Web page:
The global health community was left bewildered when the Global Health Council suddenly announced last April that it was closing.
Members of the prestigious, decades-old organization were not warned in advance, participants in the upcoming annual meeting had to abruptly cancel their plans and the GHC’s cryptic explanation (scroll down to April) just left everyone scratching their heads:
“Times have changed… Funding that once existed to promote a broad-based health agenda is now focused on specific health issues. The fundamental shifts in the health landscape have led the Board to revisit the relevance of the organization and determine that the Council’s current operating model is no longer sustainable.”
But times have changed again, apparently.
The organization is being resurrected with a new board, a slightly new name (Global Health Coalition) and with purportedly a new and more relevant strategy. Continue reading →
I’ve decided to mark this 30th anniversary of the recognized beginning of the pandemic as Wordy AIDS Day rather than use its official name, World AIDS Day, because most of what the international community is doing is saying they want to continue the fight against AIDS even as they retreat.
As Sarah Boseley of The Guardian writes, the Global Fund to Fight AIDS, TB and Malaria is threatening to ‘collapse’ thanks to governments reneging on their promised donations. The bottom line here is that there is insufficient funding to meet the existing challenge while politicians like Sec. of State Hillary Clinton proclaim we are on the verge of an “AIDS-free generation.” Says Boseley:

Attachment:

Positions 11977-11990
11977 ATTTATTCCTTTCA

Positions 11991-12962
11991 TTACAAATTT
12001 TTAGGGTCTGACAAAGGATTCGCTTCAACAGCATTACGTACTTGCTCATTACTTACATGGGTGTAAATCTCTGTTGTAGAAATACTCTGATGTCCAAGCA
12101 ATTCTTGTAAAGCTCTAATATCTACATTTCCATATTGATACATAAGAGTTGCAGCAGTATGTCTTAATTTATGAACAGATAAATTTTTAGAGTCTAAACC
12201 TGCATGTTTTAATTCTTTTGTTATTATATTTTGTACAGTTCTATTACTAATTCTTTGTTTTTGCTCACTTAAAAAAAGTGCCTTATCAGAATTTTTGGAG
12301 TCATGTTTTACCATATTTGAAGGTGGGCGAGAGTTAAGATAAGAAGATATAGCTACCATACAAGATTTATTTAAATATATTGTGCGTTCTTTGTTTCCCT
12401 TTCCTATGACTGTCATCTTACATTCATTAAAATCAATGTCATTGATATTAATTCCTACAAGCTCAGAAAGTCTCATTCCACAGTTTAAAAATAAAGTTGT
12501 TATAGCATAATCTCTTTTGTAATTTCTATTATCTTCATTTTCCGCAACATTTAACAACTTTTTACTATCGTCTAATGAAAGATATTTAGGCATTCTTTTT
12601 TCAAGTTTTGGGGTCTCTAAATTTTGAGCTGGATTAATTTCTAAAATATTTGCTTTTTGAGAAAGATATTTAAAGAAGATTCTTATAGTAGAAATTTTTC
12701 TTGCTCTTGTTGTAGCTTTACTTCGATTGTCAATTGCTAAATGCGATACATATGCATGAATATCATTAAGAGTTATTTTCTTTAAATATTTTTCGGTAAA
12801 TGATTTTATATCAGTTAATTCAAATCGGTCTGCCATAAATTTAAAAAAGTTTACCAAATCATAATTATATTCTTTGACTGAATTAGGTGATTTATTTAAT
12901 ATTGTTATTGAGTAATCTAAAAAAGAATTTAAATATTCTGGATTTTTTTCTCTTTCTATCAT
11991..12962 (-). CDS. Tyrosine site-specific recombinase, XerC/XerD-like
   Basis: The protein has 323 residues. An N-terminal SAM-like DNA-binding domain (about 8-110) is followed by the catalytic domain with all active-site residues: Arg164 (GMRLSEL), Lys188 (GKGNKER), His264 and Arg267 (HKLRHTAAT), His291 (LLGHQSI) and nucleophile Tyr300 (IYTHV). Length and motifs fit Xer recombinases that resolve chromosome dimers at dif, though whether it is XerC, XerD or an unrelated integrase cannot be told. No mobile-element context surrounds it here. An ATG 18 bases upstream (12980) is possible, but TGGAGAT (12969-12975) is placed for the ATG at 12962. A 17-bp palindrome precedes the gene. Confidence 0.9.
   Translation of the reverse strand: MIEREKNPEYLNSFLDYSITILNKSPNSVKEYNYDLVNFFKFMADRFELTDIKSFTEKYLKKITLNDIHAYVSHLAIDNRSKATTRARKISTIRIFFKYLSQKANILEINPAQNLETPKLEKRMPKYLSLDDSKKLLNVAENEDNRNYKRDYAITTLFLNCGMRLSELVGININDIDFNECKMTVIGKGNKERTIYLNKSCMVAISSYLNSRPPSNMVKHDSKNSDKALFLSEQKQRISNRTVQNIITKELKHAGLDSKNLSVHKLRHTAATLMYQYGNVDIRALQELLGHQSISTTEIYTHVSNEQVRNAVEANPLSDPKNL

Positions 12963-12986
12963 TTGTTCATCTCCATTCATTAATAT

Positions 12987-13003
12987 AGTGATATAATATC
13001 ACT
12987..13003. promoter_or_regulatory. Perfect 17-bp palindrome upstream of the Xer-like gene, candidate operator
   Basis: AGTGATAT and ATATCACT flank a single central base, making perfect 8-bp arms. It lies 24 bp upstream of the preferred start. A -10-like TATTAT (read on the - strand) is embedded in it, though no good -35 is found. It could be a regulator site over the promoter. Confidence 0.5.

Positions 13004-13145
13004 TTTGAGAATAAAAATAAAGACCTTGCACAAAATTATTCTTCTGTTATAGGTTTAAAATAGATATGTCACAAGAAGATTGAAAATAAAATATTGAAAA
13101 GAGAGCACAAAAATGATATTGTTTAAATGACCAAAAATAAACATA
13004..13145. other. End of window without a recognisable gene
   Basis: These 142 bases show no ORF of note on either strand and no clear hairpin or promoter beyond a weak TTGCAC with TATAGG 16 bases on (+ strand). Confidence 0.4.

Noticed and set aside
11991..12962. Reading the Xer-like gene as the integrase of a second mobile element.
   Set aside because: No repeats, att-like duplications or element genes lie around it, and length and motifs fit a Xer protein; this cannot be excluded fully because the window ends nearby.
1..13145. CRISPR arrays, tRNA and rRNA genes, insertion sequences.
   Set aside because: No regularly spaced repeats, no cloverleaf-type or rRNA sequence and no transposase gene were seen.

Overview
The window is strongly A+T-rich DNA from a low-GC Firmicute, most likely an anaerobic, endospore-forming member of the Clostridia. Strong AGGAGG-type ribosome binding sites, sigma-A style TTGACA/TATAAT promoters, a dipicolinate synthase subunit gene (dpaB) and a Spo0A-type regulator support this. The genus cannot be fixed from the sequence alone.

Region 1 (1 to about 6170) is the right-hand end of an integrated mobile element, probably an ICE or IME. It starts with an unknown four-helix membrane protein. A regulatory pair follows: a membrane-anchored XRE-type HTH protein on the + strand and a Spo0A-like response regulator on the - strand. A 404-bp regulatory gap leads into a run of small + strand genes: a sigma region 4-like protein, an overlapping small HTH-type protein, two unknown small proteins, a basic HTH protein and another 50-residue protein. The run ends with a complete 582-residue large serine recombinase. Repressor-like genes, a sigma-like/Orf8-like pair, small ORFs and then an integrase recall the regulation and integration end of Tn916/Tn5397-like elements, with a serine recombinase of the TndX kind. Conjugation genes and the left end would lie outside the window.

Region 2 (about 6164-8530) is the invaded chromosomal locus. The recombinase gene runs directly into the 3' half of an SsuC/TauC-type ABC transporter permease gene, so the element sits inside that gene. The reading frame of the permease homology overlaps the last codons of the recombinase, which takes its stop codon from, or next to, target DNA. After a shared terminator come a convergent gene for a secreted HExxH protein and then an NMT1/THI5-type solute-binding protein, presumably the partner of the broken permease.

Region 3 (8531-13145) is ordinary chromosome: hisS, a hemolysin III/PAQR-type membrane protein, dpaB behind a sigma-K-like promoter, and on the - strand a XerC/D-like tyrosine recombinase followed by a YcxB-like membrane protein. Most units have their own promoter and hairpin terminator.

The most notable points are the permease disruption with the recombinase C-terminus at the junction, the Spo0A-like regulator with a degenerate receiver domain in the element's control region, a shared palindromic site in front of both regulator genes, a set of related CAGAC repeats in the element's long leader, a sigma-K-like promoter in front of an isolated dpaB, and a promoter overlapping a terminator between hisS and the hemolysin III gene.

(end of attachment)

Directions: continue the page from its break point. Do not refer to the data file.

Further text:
If this were not so deadly serious it would be absurd. As Clinton declares the end of AIDS is nigh with one massive last push, the donor governments, mostly in Europe, sit on their wallets. HIV/AIDS has gone out of favour.
It needs to be said that there has been progress, with a remarkable scale-up in getting people on treatment (about 40 percent of those who need the drugs in Africa) and 20-25 percent reductions in mortality.
Recent scientific studies have shown that getting people on anti-HIV drugs prevents transmission of the virus so it is possible, in theory anyway, to halt the pandemic by getting everyone infected on treatment.
Yet even as we may be at a beneficial ‘tipping point’ in the fight against AIDS, the world community’s commitment to the fight is flagging. Funding for the global fight against HIV/AIDS dropped by 10 percent last year. IRIN called it a Deadly Funding Crisis.
One of the presumed bright spots in this gloomy landscape was celebrated today with President Barack Obama’s announcement that the U.S. plans to “win this fight’ and has increased its global commitment to get anti-HIV drugs to two million more people by 2013.
Obama’s announcement was webcast by the ONE Campaign with commentary from a slew of other bigwigs like Bono, Bill Clinton and George W. Bush.
The Obama Administration’s new commitment to the global fight will be good news if it actually happens. Little noticed was the fine print that said this would be accomplished not by donating more money but by “increasing efficiency.” Only the domestic HIV/AIDS needs got actual new money, $50 million.
Here are some other worthy links for this day, Wordy AIDS Day: